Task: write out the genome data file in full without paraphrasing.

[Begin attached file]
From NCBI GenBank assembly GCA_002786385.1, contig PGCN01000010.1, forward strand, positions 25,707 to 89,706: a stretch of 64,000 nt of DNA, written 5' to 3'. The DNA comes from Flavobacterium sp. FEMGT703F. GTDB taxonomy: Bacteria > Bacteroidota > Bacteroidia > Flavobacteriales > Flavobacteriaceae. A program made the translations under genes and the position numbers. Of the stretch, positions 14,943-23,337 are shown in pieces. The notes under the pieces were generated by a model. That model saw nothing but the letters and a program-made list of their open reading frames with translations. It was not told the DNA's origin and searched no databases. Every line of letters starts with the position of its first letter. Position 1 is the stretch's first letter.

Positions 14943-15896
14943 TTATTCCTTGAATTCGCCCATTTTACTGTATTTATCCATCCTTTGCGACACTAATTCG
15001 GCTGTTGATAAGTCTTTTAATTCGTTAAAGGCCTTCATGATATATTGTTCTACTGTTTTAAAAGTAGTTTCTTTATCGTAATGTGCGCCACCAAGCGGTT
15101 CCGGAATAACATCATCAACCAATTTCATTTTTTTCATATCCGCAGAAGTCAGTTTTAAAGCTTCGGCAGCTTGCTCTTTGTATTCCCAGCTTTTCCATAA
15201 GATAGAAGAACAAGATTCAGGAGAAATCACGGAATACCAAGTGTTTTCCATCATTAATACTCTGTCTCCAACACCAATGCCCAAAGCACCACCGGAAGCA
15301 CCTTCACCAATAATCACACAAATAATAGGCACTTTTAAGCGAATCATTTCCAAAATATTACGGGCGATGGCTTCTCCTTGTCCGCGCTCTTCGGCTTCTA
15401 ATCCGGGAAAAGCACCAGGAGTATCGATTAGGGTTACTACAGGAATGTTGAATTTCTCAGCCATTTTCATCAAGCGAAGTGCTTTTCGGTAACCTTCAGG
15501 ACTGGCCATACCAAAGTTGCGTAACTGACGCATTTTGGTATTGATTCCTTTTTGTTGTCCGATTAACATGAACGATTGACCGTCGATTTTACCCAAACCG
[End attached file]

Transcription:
From NCBI GenBank assembly GCA_002786385.1, contig PGCN01000010.1, forward strand, positions 25,707 to 89,706: a stretch of 64,000 nt of DNA, written 5' to 3'. The DNA comes from Flavobacterium sp. FEMGT703F. GTDB taxonomy: Bacteria > Bacteroidota > Bacteroidia > Flavobacteriales > Flavobacteriaceae. A program made the translations under genes and the position numbers. Of the stretch, positions 14,943-23,337 are shown in pieces. The notes under the pieces were generated by a model. That model saw nothing but the letters and a program-made list of their open reading frames with translations. It was not told the DNA's origin and searched no databases. Every line of letters starts with the position of its first letter. Position 1 is the stretch's first letter.

Positions 14943-15896
14943 TTATTCCTTGAATTCGCCCATTTTACTGTATTTATCCATCCTTTGCGACACTAATTCG
15001 GCTGTTGATAAGTCTTTTAATTCGTTAAAGGCCTTCATGATATATTGTTCTACTGTTTTAAAAGTAGTTTCTTTATCGTAATGTGCGCCACCAAGCGGTT
15101 CCGGAATAACATCATCAACCAATTTCATTTTTTTCATATCCGCAGAAGTCAGTTTTAAAGCTTCGGCAGCTTGCTCTTTGTATTCCCAGCTTTTCCATAA
15201 GATAGAAGAACAAGATTCAGGAGAAATCACGGAATACCAAGTGTTTTCCATCATTAATACTCTGTCTCCAACACCAATGCCCAAAGCACCACCGGAAGCA
15301 CCTTCACCAATAATCACACAAATAATAGGCACTTTTAAGCGAATCATTTCCAAAATATTACGGGCGATGGCTTCTCCTTGTCCGCGCTCTTCGGCTTCTA
15401 ATCCGGGAAAAGCACCAGGAGTATCGATTAGGGTTACTACAGGAATGTTGAATTTCTCAGCCATTTTCATCAAGCGAAGTGCTTTTCGGTAACCTTCAGG
15501 ACTGGCCATACCAAAGTTGCGTAACTGACGCATTTTGGTATTGATTCCTTTTTGTTGTCCGATTAACATGAACGATTGACCGTCGATTTTACCCAAACCG